‘Staring Back at the Sun: Video Art from Israel, 1970-2012’ traces the development of contemporary video practice in Israel and highlights work by artists who take an incisive, critical perspective towards the cultural and political landscape in Israel and beyond. Produced and circulated by Artis as an internationally touring exhibition and program (2016-2018), the project showcases the work of 38 artists, including early performances, films and videos never before presented outside of Israel. Divided into four historic and thematic sections, ‘Staring Back at the Sun’ focuses on the activist impulse in video art-making in Israel over the last four decades. Informed by the international history of video art, the exhibition traces the development of the medium in Israel and explores how artists have employed technology and material to examine the socio-political status quo, through themes such as the prominence of political conflict in mass media; the liberalization of the economy; and the impact of free market politics on Israeli culture.

IMAGE CREDIT:  Rona Yefman and Tanja Schlander, still from Pippi Longstocking, The Strongest Girl in the World, 2006 – 2008, single channel HD video.

Exhibition – MINDSET 2017
Image: Brad Necyk – Just A Hard Rain

MINDSET 2017

May 1 – 27, 2017 | Second Floor Hallway Galleries

Hours: Open Daily 8 AM – 8 PM

Opening Reception: Thursday, May 4, 2017 | 6:00 – 9:00 PM | FREE

Image: Brad Necyk – Just A Hard Rain

This exhibition examines how individual and collective experiences of trauma, injury, illness, isolation, recovery, and adjustment are processed; aided and abetted by personal and interpersonal beliefs and behaviours.

ARTISTS: Teresa Ascenção, Stephanie Avery, Marco Buonocore, Cara Cole, Heather Fulton, Sheldon Laporte, Esmond Lee, Barbara Mann, Jaye Martin, Anita McKernan, Brad Necyk, Julie Riemersma, Annette Seip, Tanya Louise Workman

Curator: Claudette Abrams

Advisors: Jeff Bierk, Yuula Benivolski & Tanya Louise Workman

Contact the exhibitor:

HTTP://WWW.WORKMANARTS.COM/MINDSET-2017

CLAUDETTE_ABRAMS@WORKMANARTS.COM

MINDSET 2017
Image: Brad Necyk – Just A Hard Rain

This exhibition examines how individual and collective experiences of trauma, injury, illness, isolation, recovery, and adjustment are processed; aided and abetted by personal and interpersonal beliefs and behaviours.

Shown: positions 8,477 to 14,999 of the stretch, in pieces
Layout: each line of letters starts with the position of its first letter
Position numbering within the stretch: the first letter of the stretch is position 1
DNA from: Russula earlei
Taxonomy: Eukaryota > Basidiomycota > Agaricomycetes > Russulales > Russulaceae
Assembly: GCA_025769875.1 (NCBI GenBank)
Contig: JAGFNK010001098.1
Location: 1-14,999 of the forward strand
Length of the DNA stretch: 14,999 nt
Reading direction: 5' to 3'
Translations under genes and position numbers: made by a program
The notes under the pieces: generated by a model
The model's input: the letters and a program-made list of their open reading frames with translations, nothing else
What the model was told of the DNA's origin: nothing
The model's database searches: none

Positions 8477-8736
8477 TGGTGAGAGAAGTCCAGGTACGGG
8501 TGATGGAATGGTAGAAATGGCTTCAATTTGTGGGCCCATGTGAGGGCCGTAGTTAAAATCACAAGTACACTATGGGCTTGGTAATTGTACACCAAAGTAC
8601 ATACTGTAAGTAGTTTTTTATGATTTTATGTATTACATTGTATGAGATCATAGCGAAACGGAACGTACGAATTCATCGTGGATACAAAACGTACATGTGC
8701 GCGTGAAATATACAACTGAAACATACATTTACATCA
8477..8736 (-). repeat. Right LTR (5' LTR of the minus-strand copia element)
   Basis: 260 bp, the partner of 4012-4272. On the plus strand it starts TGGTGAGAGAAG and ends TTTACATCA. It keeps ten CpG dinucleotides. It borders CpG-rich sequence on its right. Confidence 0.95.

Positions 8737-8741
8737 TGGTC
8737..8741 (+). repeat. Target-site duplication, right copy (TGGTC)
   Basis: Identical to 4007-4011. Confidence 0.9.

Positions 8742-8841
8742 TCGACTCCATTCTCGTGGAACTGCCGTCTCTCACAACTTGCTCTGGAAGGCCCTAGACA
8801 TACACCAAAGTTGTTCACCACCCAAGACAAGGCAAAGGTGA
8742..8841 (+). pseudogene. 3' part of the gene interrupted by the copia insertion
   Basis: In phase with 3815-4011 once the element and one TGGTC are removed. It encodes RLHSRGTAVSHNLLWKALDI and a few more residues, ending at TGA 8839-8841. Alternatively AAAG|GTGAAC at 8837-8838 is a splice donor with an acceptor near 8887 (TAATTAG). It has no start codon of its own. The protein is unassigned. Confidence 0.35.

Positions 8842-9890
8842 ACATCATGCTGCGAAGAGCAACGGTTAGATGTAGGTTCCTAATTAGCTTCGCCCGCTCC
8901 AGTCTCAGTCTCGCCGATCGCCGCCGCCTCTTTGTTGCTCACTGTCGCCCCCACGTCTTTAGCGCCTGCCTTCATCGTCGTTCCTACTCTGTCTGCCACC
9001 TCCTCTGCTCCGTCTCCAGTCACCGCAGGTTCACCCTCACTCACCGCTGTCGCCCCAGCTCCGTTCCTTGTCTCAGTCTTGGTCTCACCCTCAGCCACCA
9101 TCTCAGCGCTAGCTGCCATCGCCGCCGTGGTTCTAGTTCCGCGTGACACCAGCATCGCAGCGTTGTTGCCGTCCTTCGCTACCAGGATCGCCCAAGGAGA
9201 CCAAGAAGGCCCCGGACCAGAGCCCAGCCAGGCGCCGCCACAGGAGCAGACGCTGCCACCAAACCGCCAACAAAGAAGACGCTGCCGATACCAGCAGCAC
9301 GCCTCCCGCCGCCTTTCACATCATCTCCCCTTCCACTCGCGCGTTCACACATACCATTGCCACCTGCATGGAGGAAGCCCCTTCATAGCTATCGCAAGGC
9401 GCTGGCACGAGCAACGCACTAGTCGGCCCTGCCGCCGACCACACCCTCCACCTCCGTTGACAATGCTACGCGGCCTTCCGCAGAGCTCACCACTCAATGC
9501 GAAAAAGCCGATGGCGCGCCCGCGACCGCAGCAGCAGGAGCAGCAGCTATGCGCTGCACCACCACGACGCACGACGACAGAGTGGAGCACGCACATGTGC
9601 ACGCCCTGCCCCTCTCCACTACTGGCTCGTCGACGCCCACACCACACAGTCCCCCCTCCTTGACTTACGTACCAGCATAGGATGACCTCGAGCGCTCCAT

ARTISTS: Teresa Ascenção, Stephanie Avery, Marco Buonocore, Cara Cole, Heather Fulton, Sheldon Laporte, Esmond Lee, Barbara Mann, Jaye Martin, Anita McKernan, Brad Necyk, Julie Riemersma, Annette Seip, Tanya Louise Workman

Curator: Claudette Abrams

Advisors: Jeff Bierk, Yuula Benivolski & Tanya Louise Workman

Part of the Scotiabank CONTACT Photography Festival

2Fik: His and Other Stories
Image: 2Fik - His and Other Stories

Assuming the multiple roles of artistic director, photographer and model, Montreal-based artist 2Fik stages elaborate tableaux in which he single-handedly plays a cast of characters, both male and female, often re-enacting familiar compositions derived from famous paintings. His photo and performance based works toy with reality and dismantle stereotypes, destabilizing the viewer’s assumed points of reference.

As 2Fik’s first solo show in Toronto, His and Other Stories brings together three recent bodies of work that examine cultural legacies as well as individual and national identity constructs. The centrepieces of the exhibition are his latest compositions that dismantle and reconfigure allegorical representations of nationhood reflected in several historic paintings.

Raising irreverent questions, these satirical reinterpretations subvert the absolutes of nationalistic discourses opening them up to the complex and pluralistic realities of today.

A Primary Exhibition of the 2017 Scotiabank CONTACT Photography Festival.

Exhibition – Not a Place on a Map: the Desh Pardesh Project

Not a Place on a Map: the Desh Pardesh Project

May 26 – June 9, 2016 | First Floor Hallway Galleries

Hours: Monday to Sunday 8 AM – 9 PM, Closed Statutory Holidays

Desh Pardesh (“home away from home” in Hindustani) was a groundbreaking multidisciplinary arts festival that took hold of the GTA from 1988-2001. Desh was dedicated to providing a venue for underrepresented and marginalized voices within the South Asian diaspora. Programming and conversations about feminism, class, sexuality, access, disability, race, caste, imperialism, and capitalism were central to the festival’s existence.

Drawing from the history of Desh Pardesh Not a Place on a Map,  facilitates intergenerational relationships between artists and activists of colour based in Toronto. This three-year initiative includes an oral history project about Desh, a mentorship program, social gatherings, exhibitions, workshops, and the development of an online archive.

This exhibition will offer excerpts from recent interviews with Desh members, alongside rare photographs and video footage of the festival. It will provide glimpses of the socio-political context into which Desh inserted itself, as well as a series of snapshots of the urgent and complex home away from home the festival served for so many.

Desh inspired and fostered the growth of many artistic and community-based initiatives, including SAVAC (South Asian Visual Arts Centre). SAVAC is a non-profit, artist-run centre that works to increase the visibility of artists of colour by curating and exhibiting their work, providing mentorship, and facilitating professional development.

To get involved in the Not a Place on a Map project, contact Anna Malla at anna@savac.net.

Facebook: “Not a Place on a Map: the Desh Pardesh Project”

Twitter: @Desh_Project